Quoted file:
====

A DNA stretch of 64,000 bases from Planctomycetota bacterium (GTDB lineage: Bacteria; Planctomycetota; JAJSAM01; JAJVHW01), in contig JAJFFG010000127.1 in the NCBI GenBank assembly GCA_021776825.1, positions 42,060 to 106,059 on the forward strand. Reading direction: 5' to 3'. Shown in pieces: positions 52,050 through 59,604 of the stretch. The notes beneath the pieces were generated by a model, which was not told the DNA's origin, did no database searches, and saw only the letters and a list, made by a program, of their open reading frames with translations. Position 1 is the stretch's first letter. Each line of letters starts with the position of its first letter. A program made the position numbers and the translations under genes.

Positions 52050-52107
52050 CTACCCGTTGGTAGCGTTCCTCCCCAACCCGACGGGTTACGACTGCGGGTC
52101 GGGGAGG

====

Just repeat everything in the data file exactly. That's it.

A DNA stretch of 64,000 bases from Planctomycetota bacterium (GTDB lineage: Bacteria; Planctomycetota; JAJSAM01; JAJVHW01), in contig JAJFFG010000127.1 in the NCBI GenBank assembly GCA_021776825.1, positions 42,060 to 106,059 on the forward strand. Reading direction: 5' to 3'. Shown in pieces: positions 52,050 through 59,604 of the stretch. The notes beneath the pieces were generated by a model, which was not told the DNA's origin, did no database searches, and saw only the letters and a list, made by a program, of their open reading frames with translations. Position 1 is the stretch's first letter. Each line of letters starts with the position of its first letter. A program made the position numbers and the translations under genes.

Positions 52050-52107
52050 CTACCCGTTGGTAGCGTTCCTCCCCAACCCGACGGGTTACGACTGCGGGTC
52101 GGGGAGG